Review Summary: Sonic bliss.
Post rock and pretentiousness usually go hand in hand with one another. Hell, Efrim Menuck of Godspeed You! Black Emperor and 30 million side projects makes a living out of being an arrogant snob. Granted, his band was responsible for some of the best music to come out of the post rock movement, but nonetheless, the pretentiousness is still there. The long song titles and meandering structures make it somewhat of a chore to digest to the uninitiated, but those who make it through are graced with some of the most moving music ever recorded.
Mono, on the other hand, were never bogged down in their own self-righteousness. The Japanese quartet just released albums and toured “to meet the crowd,” in the words of guitarist Takaakira Goto. Mono never garnered the attention of any refutable people, and never really became all that famous. They just keep on recording and keep on playing.
In 2006, Mono released You Are There, their fourth full length album, and people started paying more attention.
What makes You Are There such a brilliant album? In terms of structure, you can’t really get more unoriginal. All of the songs start quiet and minimalist, and slowly build up throughout, layering more and more guitars until it’s as if one is swimming in a sea of reverb and delay laden guitars and pounding drums. No, what makes this album one of the best is Goto’s keen ear for composing. More so than any other post rock album, the music connects with the listener in a way that actually stimulates emotion. The beautiful arrangements, sometimes backed up with strings and piano, draw the listener in. No vocals, no samples, no arrogant ideologies, no hidden agenda. Just the beauty of the music.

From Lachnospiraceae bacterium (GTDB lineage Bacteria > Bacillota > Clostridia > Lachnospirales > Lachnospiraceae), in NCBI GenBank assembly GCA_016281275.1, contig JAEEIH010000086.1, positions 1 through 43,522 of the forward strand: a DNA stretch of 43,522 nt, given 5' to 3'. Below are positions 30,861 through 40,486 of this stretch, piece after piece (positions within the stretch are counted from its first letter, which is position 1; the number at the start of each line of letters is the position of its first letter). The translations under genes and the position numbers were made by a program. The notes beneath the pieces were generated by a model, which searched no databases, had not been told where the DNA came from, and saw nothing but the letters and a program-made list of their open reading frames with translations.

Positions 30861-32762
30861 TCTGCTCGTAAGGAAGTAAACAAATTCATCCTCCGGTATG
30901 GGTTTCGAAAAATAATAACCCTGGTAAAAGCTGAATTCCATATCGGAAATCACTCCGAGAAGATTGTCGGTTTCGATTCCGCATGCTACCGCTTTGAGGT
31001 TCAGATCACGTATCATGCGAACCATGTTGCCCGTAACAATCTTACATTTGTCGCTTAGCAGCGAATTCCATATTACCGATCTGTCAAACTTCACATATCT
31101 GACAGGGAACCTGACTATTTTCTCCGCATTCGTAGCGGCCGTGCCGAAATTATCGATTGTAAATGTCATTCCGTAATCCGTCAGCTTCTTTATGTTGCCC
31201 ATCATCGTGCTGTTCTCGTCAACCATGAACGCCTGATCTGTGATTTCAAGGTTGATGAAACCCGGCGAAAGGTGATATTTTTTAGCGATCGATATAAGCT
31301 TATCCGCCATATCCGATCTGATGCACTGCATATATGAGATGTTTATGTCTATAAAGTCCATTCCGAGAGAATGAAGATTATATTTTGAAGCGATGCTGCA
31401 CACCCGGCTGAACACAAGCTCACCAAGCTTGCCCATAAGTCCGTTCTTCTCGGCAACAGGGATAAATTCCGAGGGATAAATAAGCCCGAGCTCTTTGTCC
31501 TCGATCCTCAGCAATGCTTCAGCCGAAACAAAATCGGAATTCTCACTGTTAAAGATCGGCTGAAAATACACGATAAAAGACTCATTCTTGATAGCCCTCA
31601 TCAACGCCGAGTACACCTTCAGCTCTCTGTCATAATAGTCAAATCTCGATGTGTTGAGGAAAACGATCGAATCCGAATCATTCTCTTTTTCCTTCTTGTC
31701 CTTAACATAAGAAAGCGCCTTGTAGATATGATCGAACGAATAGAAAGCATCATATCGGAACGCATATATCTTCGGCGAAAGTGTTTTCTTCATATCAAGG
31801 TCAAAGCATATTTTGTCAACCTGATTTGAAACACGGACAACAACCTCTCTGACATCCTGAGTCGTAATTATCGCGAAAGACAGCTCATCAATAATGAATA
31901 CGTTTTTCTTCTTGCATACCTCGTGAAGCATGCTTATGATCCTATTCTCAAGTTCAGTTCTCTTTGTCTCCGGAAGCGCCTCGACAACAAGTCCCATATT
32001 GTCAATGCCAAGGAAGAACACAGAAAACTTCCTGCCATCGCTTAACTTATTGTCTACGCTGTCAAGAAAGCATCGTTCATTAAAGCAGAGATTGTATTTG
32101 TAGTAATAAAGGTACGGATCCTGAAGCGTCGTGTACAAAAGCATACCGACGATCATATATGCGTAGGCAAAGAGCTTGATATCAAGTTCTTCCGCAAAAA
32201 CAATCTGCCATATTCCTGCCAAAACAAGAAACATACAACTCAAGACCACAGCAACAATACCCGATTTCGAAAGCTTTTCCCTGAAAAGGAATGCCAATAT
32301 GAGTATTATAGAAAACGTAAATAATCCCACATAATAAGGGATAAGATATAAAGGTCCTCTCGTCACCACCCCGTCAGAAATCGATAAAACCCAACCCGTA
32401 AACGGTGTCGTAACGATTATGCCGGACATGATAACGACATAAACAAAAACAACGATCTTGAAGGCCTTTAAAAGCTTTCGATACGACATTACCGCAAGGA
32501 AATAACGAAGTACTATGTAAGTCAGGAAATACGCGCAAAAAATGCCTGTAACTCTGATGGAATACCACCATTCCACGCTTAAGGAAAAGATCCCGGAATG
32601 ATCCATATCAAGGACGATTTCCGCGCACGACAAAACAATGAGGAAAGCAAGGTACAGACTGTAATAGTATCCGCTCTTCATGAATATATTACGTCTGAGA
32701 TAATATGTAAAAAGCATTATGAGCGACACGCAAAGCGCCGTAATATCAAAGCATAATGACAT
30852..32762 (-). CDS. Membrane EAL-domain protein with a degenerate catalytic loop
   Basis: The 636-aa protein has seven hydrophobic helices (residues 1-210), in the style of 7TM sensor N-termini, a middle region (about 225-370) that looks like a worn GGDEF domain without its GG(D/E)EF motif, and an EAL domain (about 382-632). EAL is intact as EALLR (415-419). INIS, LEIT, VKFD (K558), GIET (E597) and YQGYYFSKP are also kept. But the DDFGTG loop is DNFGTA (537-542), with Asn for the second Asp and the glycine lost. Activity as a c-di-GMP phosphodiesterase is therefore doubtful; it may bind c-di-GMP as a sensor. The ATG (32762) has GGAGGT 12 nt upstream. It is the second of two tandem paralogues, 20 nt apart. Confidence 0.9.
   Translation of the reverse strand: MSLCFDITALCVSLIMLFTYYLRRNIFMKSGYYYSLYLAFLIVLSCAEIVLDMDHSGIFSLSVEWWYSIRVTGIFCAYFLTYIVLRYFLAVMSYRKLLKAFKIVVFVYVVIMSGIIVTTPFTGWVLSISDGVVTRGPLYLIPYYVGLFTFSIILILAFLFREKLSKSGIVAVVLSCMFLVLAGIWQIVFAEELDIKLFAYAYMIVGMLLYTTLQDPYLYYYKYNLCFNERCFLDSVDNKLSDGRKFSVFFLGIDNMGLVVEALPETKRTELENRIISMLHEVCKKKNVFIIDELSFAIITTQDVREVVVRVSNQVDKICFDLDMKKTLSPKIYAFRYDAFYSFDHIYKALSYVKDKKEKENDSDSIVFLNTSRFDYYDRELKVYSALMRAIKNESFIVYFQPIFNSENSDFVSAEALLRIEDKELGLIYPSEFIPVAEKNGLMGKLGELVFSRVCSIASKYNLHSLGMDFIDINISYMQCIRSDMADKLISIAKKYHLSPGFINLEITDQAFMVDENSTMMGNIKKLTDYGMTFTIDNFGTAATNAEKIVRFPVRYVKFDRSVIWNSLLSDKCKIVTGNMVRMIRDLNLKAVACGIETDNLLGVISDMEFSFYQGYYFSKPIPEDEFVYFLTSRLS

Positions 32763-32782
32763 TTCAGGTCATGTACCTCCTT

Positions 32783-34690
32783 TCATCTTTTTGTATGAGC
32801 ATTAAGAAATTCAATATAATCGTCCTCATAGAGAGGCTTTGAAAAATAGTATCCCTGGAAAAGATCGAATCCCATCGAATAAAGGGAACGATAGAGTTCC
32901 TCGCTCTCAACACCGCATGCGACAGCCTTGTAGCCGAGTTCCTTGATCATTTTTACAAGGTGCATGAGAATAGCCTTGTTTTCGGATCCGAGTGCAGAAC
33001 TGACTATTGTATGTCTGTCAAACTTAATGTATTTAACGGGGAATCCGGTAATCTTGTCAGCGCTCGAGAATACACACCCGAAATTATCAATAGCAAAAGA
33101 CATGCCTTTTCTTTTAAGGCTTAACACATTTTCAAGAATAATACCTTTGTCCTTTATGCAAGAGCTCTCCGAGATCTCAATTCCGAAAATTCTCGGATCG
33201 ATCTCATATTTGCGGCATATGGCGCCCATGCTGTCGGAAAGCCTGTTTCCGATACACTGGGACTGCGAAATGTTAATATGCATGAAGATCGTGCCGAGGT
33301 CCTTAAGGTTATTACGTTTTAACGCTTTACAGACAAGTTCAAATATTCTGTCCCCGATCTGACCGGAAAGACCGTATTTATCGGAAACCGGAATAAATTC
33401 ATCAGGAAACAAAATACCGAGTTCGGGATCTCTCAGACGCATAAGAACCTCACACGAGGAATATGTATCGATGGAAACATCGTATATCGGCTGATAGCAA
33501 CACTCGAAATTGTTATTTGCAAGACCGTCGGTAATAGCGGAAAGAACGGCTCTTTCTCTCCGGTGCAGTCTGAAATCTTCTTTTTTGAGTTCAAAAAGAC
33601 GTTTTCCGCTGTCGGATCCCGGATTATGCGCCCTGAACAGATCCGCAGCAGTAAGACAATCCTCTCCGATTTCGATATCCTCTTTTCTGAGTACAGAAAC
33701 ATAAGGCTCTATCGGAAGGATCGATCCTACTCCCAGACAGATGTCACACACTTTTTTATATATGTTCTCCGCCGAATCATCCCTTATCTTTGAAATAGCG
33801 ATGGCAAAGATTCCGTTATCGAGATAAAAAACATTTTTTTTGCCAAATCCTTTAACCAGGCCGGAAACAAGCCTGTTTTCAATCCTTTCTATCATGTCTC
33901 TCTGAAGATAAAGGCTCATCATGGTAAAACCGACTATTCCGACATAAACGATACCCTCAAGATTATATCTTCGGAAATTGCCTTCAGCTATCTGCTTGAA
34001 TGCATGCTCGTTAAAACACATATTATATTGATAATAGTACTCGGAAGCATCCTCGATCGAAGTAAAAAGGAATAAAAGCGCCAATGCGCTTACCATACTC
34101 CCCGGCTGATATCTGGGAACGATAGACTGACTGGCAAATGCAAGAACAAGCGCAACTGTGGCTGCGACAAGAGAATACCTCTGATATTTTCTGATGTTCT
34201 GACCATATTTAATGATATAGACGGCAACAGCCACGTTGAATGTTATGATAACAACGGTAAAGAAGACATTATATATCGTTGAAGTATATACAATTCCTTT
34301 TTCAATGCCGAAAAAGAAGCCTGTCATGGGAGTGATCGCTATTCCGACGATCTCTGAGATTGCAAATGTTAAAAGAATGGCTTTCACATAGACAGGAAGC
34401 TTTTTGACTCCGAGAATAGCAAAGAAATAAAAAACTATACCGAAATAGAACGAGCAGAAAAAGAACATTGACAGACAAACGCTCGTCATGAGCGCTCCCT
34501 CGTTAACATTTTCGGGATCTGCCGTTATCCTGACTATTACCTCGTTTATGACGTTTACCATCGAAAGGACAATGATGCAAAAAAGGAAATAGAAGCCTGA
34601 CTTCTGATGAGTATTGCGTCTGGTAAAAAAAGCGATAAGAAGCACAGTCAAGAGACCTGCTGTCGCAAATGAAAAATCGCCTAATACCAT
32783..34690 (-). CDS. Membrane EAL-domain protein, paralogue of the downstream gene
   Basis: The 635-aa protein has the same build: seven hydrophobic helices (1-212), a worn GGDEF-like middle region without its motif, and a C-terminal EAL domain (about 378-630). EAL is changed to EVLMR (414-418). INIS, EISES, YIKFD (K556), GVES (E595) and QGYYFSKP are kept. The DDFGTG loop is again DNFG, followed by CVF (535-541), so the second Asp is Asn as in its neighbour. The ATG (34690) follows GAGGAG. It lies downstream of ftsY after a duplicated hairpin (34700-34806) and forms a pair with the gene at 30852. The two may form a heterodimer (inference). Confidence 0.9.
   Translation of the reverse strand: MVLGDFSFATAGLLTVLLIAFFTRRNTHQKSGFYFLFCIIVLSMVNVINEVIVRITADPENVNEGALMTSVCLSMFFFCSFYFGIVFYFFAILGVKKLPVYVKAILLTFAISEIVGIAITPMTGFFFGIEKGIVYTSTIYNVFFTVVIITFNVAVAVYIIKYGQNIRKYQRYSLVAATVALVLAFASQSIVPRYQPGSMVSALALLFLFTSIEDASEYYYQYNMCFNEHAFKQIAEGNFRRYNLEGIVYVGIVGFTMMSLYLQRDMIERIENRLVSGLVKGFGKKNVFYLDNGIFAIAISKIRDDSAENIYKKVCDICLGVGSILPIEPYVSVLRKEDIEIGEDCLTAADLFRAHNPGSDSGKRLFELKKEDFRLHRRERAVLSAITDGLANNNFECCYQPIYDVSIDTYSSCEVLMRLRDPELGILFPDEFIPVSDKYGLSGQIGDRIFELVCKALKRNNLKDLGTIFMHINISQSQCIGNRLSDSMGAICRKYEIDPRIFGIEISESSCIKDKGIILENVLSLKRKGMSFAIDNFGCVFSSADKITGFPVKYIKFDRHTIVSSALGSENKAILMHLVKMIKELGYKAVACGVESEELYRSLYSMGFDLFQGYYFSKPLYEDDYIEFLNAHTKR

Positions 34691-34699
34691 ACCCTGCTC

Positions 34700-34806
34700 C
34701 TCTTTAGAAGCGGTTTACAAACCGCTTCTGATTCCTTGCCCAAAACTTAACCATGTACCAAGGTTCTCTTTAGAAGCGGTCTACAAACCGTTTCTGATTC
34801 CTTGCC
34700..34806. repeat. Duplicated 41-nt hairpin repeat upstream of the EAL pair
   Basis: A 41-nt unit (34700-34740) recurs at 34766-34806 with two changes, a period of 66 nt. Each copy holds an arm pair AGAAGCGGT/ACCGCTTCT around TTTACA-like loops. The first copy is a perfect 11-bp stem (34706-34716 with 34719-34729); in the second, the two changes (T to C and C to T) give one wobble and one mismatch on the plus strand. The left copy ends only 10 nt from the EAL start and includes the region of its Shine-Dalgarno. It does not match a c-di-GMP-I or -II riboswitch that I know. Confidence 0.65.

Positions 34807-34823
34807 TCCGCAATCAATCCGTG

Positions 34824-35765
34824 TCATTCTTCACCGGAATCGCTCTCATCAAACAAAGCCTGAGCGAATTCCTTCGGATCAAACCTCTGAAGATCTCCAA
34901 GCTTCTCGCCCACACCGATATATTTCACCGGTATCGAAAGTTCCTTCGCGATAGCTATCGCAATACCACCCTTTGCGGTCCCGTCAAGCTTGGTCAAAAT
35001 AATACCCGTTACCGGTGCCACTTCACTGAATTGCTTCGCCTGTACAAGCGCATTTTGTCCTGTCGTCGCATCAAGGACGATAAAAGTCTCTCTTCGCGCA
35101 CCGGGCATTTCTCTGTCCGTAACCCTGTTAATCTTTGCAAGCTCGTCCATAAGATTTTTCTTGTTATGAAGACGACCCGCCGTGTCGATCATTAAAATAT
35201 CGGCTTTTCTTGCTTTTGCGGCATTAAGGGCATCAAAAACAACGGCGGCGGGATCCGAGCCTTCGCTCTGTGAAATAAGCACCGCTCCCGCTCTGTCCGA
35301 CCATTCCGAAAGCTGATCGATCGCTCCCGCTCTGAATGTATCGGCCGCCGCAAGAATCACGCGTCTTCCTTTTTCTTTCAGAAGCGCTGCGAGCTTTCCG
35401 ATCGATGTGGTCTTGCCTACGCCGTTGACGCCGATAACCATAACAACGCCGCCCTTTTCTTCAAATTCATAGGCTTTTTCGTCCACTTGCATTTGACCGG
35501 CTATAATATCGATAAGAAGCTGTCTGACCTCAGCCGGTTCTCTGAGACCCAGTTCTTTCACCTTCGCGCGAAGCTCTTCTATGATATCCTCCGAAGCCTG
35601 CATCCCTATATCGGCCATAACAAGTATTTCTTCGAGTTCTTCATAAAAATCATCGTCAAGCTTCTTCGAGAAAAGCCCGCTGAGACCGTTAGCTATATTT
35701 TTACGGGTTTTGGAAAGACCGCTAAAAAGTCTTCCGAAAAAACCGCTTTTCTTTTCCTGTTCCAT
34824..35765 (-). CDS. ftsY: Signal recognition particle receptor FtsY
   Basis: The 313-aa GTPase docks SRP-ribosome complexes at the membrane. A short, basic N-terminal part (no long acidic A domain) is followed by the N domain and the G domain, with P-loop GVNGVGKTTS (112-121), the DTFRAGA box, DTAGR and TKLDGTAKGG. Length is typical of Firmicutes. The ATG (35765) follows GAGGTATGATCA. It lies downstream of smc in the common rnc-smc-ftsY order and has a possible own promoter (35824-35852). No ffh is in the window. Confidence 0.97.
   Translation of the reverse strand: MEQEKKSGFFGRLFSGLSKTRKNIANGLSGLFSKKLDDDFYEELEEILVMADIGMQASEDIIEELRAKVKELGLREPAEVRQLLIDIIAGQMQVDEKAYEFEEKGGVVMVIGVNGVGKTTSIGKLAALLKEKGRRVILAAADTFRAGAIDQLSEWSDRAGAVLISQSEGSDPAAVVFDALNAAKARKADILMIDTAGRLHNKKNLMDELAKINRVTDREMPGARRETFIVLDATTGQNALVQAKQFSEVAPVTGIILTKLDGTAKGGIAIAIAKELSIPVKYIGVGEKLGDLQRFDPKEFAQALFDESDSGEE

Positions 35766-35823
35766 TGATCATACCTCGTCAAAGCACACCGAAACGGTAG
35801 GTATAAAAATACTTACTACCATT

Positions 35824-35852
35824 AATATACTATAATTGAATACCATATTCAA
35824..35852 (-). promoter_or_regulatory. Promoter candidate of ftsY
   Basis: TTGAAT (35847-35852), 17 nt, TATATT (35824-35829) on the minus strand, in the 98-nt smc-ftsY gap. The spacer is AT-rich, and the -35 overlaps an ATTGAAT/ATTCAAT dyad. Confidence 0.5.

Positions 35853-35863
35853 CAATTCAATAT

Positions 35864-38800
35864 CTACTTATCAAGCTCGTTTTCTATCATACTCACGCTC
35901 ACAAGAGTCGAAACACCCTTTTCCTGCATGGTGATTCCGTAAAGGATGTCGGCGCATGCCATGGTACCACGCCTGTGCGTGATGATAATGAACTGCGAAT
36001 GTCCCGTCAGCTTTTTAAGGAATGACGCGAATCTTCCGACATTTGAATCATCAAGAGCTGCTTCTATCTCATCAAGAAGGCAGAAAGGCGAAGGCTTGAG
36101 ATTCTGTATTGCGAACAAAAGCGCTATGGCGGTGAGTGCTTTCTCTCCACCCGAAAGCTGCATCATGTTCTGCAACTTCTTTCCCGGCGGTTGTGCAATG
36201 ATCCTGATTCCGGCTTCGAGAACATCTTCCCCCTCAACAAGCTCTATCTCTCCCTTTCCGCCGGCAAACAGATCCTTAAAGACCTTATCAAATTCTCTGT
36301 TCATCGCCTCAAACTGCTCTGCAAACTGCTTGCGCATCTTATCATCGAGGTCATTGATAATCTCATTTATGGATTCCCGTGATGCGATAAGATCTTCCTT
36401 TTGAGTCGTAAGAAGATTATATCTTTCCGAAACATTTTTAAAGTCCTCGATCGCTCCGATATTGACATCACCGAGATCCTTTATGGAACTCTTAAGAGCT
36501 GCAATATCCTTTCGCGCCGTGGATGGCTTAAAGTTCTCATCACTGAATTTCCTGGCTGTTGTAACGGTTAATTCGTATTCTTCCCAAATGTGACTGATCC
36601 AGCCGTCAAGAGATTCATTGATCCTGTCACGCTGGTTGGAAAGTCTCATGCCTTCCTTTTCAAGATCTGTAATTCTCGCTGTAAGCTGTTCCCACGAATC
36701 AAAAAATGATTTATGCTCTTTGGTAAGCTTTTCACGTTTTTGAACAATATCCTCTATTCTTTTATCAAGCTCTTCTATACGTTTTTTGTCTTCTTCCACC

Mono’s music is based upon guitar harmonies and layering. Lots and lots and lots of layering. Mono gets that post rock “wall of sound” trademark into their music, but again, there’s a fine level of polish and perfection on their music. This album doesn’t have a bad riff or an out of place sounding guitar part anywhere. Everything is carefully put into its right place to bring out the most in the music. Much more so than their previous albums, You Are There replaces intensity and eerieness with beauty. Not that this album isn’t intense, but it’s all done with a much...”nicer,” so to speak, feel. The album doesn’t vary in composition style at all, but when the base formula is this good, it doesn’t really matter.
Mono’s goal isn’t to revolutionize the post rock sound. It’s simply to take the existing formula and make it the best that it can be.
And with You Are There, they’ve succeeded.
Are You There?